In many countries the incidence of tuberculosis (TB) is low and is largely shaped by immigrant populations from high-burden countries. This is the case in Norway, where more than 80 % of TB cases are found among immigrants from high-incidence countries. A variable latent period, low rates of evolution and structured social networks make separating import from within-border transmission a major conundrum to TB control efforts in many low-incidence countries. Clinical Mycobacterium tuberculosis isolates belonging to an unusually large genotype cluster associated with people born in the Horn of Africa have been identified in Norway over the last two decades. We modelled transmission based on whole-genome sequence data to estimate infection times for individual patients. By contrasting these estimates with time of arrival in Norway, we estimate on a case-by-case basis whether patients were likely to have been infected before or after arrival. Independent import was responsible for the majority of cases, but we estimate that about one-quarter of the patients had contracted TB in Norway. This study illuminates the transmission dynamics within an immigrant community. Our approach is broadly applicable to many settings where TB control programmes can benefit from understanding when and where patients acquired TB.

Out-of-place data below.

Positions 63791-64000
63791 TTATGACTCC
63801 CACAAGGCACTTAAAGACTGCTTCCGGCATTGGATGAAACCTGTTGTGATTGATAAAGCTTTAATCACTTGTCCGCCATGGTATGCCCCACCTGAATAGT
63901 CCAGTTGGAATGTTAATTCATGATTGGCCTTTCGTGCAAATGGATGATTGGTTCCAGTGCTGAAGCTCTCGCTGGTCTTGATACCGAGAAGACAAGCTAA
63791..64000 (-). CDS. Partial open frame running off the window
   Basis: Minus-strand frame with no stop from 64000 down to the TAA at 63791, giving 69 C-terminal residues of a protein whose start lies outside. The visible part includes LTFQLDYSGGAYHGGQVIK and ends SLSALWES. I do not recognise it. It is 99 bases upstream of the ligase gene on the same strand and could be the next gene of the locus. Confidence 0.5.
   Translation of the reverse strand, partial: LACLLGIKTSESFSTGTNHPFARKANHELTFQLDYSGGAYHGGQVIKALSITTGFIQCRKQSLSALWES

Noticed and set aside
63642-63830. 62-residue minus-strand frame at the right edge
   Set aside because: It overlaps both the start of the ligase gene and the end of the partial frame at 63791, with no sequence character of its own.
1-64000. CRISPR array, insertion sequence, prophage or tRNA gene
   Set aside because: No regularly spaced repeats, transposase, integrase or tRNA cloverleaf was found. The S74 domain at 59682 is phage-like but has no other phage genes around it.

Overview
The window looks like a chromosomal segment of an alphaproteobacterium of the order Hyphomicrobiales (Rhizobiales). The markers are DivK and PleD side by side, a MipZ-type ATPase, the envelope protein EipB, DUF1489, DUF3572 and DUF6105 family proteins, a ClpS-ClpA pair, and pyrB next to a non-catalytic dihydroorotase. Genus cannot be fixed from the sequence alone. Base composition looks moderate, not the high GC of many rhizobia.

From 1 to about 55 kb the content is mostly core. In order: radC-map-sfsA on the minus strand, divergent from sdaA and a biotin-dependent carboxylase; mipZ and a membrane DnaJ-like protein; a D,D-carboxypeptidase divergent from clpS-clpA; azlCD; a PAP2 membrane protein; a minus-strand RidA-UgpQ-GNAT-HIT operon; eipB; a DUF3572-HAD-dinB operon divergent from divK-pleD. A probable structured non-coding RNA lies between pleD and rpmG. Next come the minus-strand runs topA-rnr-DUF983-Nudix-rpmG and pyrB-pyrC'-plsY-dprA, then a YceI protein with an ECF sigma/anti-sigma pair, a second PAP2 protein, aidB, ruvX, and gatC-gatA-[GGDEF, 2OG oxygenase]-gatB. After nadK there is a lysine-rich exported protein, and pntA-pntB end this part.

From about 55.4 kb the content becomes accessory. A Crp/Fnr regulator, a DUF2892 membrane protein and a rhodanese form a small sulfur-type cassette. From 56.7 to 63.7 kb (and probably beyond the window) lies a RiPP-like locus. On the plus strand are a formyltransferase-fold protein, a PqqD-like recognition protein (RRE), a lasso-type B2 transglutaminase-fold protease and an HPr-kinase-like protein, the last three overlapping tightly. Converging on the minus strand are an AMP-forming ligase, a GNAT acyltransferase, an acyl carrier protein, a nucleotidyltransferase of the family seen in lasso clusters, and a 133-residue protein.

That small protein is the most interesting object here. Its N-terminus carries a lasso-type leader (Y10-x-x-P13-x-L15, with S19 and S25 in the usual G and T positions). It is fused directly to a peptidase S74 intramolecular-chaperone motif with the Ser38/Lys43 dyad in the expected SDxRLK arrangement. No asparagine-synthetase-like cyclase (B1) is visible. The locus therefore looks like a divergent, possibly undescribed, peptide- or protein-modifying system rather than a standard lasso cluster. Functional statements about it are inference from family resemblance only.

Keywords: genome sequencing; immigration; transmission modelling; tuberculosis.